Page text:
Murphy’s Lore


Tom Murphy, in the Abbey rehearsal room on the first day of rehearsals for the  production of his play ‘The House’ in 2000

“The importance of Tom Murphy’s contribution to Irish theatre is immeasurable and outstanding. We have had no greater use of language for the stage than in the body of work produced by Tom Murphy since his earliest work in the 1960s.

His themes were not only those which had influenced the very essence of Irishness, immigration, famine and loss – they were universal in their reach.

From the early beginnings of his writings in Tuam, Tom Murphy produced a unique and often provocative body of work. He was above all the great playwright of the emigrant, more than anyone capturing, in a poignant, creative way, the transience that is at the heart of the emigrant experience.”

President Michael D Higgins this morning.

Award-winning playwright Tom Murphy dies, aged 83 (RTÉ)

Leon Farrell/Rollingnews

13 thoughts on “Murphy’s Lore

    1. Brother Barnabas

      Abbey 2001ish? awfully directed by ben barnes, though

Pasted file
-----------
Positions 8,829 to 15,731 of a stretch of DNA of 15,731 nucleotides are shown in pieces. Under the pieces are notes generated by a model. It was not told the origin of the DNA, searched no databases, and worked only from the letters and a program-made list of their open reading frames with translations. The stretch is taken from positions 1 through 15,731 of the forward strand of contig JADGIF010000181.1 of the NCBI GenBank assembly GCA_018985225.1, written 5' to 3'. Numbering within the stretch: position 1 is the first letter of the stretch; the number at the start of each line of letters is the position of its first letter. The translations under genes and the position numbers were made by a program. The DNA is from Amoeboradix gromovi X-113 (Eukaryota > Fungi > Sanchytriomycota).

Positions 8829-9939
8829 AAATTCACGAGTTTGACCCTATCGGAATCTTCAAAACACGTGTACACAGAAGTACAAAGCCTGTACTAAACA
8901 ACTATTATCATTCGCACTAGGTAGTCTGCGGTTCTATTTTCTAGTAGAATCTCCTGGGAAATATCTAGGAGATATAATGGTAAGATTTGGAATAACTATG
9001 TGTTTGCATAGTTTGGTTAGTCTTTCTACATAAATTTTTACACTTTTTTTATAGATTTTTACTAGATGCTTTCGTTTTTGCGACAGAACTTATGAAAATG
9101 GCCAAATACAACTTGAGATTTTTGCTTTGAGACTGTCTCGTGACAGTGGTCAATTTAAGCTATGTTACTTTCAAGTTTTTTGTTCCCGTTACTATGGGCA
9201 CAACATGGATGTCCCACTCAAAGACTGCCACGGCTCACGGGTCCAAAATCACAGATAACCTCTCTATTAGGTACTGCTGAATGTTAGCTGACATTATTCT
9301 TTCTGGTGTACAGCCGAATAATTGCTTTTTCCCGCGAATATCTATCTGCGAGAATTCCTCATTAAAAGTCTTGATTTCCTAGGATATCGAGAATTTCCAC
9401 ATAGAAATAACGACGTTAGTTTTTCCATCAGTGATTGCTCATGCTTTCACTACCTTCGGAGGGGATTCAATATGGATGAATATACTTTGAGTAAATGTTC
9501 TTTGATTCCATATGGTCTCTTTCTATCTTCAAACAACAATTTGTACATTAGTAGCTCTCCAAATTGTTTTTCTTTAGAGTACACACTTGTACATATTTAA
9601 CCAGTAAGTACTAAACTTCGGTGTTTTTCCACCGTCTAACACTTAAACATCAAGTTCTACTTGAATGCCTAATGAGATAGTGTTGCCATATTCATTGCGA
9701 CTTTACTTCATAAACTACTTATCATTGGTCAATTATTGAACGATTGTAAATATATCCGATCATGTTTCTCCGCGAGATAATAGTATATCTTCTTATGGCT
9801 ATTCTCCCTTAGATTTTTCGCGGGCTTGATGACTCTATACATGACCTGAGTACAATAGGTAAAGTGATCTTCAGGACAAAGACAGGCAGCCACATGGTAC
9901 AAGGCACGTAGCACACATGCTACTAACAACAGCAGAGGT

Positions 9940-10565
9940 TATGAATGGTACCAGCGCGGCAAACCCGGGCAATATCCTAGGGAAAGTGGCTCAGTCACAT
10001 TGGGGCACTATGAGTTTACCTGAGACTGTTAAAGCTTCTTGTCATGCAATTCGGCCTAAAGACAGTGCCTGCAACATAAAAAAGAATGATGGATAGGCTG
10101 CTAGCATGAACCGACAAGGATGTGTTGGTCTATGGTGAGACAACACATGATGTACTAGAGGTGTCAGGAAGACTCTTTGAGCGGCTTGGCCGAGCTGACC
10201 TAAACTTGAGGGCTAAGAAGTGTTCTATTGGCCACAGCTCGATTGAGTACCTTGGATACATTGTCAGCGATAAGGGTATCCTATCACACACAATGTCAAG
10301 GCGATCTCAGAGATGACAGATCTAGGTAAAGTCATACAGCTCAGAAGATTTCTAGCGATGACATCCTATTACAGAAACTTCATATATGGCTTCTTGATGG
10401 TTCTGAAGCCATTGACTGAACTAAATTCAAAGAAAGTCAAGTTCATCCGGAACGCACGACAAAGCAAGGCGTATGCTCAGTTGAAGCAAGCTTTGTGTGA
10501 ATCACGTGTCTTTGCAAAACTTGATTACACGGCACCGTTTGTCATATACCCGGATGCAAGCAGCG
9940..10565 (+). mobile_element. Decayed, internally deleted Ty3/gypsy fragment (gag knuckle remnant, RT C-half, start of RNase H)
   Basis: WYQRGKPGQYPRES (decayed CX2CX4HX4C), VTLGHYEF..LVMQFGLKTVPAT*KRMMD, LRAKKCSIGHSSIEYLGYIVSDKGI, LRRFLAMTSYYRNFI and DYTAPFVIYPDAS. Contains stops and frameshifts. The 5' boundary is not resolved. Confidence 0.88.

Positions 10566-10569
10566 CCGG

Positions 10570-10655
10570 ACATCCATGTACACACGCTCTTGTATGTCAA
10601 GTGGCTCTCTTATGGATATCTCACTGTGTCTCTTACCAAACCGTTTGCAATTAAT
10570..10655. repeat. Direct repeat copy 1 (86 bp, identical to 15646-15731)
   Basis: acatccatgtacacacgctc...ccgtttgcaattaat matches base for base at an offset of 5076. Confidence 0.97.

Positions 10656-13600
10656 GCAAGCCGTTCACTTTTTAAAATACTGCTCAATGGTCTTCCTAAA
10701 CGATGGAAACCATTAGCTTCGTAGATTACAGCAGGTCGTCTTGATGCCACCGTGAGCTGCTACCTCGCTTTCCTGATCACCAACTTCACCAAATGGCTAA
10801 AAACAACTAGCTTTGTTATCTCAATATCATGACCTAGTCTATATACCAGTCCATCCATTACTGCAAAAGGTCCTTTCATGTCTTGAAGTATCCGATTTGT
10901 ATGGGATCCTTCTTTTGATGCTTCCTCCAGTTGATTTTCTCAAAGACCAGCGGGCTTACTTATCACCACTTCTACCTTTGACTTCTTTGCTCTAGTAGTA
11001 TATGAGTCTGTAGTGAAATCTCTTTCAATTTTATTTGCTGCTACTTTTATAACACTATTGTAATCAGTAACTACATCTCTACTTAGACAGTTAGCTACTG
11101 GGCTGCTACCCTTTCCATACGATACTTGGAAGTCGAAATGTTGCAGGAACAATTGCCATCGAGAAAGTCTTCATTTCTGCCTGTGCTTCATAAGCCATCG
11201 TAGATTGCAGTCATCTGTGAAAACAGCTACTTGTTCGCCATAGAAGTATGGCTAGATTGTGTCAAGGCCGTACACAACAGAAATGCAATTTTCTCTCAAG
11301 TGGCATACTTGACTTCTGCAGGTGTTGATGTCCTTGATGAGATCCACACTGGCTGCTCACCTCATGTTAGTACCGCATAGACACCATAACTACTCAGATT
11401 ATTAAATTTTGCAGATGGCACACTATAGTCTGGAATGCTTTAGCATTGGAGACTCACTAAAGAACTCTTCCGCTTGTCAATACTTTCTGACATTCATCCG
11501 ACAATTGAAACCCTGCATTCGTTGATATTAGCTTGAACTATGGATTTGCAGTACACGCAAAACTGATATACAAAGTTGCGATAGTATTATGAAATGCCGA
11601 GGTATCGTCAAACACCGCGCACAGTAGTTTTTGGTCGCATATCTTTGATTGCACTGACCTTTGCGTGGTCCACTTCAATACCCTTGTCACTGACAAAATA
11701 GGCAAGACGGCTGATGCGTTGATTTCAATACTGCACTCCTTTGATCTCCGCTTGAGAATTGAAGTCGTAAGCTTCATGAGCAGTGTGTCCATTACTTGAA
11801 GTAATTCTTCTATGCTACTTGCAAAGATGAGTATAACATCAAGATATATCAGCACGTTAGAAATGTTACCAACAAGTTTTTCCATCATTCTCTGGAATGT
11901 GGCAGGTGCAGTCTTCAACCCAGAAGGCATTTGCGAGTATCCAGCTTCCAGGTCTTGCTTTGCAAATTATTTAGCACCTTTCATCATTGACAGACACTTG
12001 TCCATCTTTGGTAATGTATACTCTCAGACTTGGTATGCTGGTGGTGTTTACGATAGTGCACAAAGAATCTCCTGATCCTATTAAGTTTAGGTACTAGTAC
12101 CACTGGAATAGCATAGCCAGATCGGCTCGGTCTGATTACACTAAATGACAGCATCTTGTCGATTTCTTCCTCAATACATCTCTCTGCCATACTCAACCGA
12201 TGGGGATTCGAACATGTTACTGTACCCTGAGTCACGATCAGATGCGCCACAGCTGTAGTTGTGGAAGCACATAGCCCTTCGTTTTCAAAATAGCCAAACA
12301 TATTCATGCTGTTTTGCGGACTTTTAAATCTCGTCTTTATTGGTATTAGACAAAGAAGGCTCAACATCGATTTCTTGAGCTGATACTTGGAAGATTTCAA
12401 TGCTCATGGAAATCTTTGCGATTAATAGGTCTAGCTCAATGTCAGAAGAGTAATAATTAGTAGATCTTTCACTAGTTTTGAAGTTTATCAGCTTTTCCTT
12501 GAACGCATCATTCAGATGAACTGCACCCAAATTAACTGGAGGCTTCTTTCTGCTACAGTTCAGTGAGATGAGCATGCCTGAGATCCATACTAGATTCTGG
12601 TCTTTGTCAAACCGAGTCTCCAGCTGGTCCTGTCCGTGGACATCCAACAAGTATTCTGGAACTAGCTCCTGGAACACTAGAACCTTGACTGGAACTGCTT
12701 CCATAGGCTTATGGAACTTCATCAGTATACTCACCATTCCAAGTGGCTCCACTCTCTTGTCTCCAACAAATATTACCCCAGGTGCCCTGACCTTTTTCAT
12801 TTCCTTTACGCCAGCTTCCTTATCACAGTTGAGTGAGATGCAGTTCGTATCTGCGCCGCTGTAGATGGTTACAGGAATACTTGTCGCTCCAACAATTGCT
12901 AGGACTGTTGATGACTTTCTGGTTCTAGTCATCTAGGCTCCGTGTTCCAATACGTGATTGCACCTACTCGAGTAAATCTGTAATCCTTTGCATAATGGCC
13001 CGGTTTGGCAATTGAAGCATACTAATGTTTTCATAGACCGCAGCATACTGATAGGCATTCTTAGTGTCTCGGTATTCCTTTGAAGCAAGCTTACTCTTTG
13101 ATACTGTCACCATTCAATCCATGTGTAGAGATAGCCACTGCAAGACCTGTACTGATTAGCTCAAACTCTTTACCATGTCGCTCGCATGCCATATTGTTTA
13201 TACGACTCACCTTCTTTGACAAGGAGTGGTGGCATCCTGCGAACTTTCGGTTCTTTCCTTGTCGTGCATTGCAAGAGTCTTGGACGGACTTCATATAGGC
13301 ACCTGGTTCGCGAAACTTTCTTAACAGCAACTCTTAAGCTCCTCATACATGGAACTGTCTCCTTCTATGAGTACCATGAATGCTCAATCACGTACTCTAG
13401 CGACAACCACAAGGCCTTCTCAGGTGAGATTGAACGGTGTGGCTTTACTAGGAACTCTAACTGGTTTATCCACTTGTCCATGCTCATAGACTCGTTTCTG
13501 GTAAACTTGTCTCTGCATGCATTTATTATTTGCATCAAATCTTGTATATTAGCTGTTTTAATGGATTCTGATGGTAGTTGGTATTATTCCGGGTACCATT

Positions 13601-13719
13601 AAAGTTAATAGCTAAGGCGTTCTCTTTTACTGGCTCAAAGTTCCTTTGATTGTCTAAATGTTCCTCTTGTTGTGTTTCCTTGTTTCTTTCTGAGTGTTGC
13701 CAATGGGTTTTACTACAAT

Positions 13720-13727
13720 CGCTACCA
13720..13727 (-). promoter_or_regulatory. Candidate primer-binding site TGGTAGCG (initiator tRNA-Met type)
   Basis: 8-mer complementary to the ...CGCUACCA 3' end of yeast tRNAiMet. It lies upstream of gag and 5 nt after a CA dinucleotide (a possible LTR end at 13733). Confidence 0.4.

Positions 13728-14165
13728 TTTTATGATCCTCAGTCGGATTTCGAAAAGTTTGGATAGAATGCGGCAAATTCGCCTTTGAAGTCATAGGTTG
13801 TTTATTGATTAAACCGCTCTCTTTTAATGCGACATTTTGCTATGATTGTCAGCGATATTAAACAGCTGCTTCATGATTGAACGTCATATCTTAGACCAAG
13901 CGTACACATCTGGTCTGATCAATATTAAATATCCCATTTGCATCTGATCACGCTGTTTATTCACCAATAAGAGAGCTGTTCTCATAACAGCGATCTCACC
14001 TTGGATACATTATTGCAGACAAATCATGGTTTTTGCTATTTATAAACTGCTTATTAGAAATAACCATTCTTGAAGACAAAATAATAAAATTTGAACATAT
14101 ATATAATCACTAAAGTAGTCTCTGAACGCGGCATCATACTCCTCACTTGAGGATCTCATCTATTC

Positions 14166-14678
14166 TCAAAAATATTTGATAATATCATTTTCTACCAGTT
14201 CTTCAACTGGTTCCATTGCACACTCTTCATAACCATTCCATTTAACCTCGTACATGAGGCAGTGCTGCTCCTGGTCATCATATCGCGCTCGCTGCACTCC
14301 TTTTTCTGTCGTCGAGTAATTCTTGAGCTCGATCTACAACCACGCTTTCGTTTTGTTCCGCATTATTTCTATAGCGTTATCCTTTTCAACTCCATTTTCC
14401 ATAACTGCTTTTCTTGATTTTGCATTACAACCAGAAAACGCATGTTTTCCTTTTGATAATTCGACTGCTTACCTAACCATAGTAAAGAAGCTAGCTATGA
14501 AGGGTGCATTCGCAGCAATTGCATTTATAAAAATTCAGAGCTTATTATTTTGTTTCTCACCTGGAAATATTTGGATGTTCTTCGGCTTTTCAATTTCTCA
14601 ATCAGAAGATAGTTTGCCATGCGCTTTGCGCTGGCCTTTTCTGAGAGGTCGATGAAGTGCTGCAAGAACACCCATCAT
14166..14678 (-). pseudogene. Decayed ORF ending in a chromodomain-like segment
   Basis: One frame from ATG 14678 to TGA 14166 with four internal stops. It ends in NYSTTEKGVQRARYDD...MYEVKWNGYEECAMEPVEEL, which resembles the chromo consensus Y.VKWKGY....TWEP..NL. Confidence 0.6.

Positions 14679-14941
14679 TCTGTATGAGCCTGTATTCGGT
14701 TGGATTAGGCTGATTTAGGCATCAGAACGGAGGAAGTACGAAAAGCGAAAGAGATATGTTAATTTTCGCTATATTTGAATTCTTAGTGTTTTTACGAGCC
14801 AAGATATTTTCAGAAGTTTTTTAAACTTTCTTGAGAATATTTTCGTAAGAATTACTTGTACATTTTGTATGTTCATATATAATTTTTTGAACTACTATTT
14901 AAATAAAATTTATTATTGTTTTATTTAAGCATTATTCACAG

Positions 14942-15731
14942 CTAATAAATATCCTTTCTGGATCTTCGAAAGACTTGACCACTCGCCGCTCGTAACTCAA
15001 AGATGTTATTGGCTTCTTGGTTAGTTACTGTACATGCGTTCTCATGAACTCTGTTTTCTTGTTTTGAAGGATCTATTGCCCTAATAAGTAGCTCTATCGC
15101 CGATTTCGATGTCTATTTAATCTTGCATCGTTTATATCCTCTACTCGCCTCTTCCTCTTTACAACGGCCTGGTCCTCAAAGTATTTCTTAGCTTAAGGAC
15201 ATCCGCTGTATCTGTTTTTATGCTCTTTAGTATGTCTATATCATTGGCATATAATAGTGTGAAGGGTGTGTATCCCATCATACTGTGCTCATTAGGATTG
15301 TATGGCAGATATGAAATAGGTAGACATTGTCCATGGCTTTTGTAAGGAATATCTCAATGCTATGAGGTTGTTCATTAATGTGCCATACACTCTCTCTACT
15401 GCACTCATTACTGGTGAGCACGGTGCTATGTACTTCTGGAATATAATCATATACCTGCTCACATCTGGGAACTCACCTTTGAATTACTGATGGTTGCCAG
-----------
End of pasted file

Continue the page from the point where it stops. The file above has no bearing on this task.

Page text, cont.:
i’d put the Sanctuary Lamp up there with it, part of the murphy season that abbey did that year as part of dublin theatre festival

      Sanctuary Lamp especially poignant now

      1. rotide

        No, it was a much earlier production than that. I want to say late 80’s early 90s?

        I’ve never seen the Sanctuary Lamp, Must have a look next time its running.

        1. Lilly

          Did you see the Druid production at the Galway arts festival circa 2009? I was sickened to have missed it. Sold out in two shakes of a lamb’s tail.

  1. Harry Molloy

    I love Conversations of a Homecoming.

    Captures the rural pubs I visit with my Dad perfectly. Loud bursts of laughter, long silences, people saying nothing but saying everything.
    it’s the Irish psyche, witty and social and quietly mournful.

    1. Lilly

      It definitely influenced The Weir. Did anyone see Tom Murphy in the documentary about Ivor Browne? I had mixed feelings about seeing such a powerful, sharp, charismatic man feebled by age. It will happen to us all of course but it was difficult to watch. I’m not sure, had I been in Alan Gilsenan’s shoes, that I would have included it.

      1. Harry Molloy

        Saw the Weir a few years back and completely agree, I have to think hard to separate them actually

  2. bisted

    …and don’t forget that other great contribution to the arts…when he poured a plate of lamb korma over Michael Colgan…

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